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Mendeley readers

The data shown below were compiled from readership statistics for 259 Mendeley readers of this research output. Click here to see the associated Mendeley record.

Geographical breakdown

Country Count As %
Netherlands 2 <1%
Portugal 1 <1%
Australia 1 <1%
Unknown 255 98%

Demographic breakdown

Readers by professional status Count As %
Student > Master 51 20%
Other 43 17%
Student > Bachelor 42 16%
Student > Doctoral Student 25 10%
Researcher 15 6%
Other 56 22%
Unknown 27 10%
Readers by discipline Count As %
Medicine and Dentistry 113 44%
Nursing and Health Professions 83 32%
Sports and Recreations 9 3%
Neuroscience 5 2%
Agricultural and Biological Sciences 3 1%
Other 15 6%
Unknown 31 12%

Attention Score in Context

This research output has an Altmetric Attention Score of 25. This is our high-level measure of the quality and quantity of online attention that it has received. This Attention Score, as well as the ranking and number of research outputs shown below, was calculated when the research output was last mentioned on 01 August 2019.
All research outputs
of 14,465,213 outputs
Outputs from BMC Musculoskeletal Disorders
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Outputs of similar age
of 259,389 outputs
Outputs of similar age from BMC Musculoskeletal Disorders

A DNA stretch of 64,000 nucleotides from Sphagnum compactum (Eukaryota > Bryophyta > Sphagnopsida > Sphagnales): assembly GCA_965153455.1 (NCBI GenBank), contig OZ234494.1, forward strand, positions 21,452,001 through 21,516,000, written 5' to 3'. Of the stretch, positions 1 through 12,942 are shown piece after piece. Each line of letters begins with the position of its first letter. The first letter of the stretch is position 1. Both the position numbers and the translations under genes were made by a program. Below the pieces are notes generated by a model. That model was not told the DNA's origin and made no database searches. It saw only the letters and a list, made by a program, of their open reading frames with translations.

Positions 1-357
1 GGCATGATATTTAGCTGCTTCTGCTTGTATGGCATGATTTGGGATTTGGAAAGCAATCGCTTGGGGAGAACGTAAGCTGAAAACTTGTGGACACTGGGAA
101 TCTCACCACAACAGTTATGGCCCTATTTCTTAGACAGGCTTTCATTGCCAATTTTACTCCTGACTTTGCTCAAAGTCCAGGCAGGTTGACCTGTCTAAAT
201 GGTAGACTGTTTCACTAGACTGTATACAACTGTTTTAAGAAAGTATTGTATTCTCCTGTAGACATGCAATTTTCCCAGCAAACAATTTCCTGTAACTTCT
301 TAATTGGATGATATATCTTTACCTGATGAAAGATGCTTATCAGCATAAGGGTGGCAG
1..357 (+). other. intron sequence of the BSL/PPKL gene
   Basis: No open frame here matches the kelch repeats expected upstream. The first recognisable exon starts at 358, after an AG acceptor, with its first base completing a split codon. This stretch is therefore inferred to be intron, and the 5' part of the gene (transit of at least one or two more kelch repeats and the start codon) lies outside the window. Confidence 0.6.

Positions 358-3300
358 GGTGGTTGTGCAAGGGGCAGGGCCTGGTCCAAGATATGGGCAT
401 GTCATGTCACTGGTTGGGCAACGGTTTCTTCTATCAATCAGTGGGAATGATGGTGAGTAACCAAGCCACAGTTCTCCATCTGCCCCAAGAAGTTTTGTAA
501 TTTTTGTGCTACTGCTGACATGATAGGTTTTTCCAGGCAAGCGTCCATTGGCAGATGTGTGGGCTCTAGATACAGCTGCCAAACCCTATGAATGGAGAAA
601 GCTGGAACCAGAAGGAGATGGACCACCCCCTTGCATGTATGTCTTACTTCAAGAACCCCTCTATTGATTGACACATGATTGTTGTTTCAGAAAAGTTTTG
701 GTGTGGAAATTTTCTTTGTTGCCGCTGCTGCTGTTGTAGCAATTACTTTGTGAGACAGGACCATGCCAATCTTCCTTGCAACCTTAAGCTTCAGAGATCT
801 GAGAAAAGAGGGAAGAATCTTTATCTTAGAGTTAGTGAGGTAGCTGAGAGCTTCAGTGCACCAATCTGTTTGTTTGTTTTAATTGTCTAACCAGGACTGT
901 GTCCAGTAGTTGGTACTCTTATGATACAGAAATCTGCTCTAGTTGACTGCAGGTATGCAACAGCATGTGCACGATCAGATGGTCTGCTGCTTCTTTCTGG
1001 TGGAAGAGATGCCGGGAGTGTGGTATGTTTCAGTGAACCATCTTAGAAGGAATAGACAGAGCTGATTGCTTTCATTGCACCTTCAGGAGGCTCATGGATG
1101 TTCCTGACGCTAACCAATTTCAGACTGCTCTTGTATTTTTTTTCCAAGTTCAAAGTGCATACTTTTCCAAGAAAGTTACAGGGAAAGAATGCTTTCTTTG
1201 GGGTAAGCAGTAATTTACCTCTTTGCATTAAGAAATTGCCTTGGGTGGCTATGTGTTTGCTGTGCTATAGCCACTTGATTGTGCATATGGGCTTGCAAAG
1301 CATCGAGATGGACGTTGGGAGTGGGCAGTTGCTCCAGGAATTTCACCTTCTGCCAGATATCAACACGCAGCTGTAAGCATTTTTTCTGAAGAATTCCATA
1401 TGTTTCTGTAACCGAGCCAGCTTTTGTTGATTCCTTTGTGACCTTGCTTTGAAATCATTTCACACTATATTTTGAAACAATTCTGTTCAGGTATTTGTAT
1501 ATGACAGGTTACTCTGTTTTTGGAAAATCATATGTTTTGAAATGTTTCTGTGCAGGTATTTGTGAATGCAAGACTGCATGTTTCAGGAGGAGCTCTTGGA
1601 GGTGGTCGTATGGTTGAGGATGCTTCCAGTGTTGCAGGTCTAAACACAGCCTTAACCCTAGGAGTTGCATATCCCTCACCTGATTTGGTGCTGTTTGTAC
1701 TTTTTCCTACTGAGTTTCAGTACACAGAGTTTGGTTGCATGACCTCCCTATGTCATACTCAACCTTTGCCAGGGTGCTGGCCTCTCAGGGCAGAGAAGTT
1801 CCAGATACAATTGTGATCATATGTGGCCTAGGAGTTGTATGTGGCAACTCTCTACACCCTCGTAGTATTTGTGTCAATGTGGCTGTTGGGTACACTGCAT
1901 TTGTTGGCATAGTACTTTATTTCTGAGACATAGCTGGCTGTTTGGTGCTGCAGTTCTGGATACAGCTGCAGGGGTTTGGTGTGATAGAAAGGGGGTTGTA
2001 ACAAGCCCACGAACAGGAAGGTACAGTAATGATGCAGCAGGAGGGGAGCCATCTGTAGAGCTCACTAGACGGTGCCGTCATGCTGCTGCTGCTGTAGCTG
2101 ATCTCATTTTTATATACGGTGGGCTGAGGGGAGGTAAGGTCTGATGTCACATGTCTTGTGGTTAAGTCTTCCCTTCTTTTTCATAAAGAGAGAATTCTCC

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Altmetric has tracked 14,465,213 research outputs across all sources so far. Compared to these this one has done particularly well and is in the 94th percentile: it's in the top 10% of all research outputs ever tracked by Altmetric.
So far Altmetric has tracked 2,869 research outputs from this source. They typically receive a little more attention than average, with a mean Attention Score of 6.2. This one has done particularly well, scoring higher than 94% of its peers.
Older research outputs will score higher simply because they've had more time to accumulate mentions. To account for age we can compare this Altmetric Attention Score to the 259,389 tracked outputs that were published within six weeks on either side of this one in any source. This one has done particularly well, scoring higher than 90% of its contemporaries.
We're also able to compare this research output to 1 others from the same source and published within six weeks on either side of this one. This one has scored higher than all of them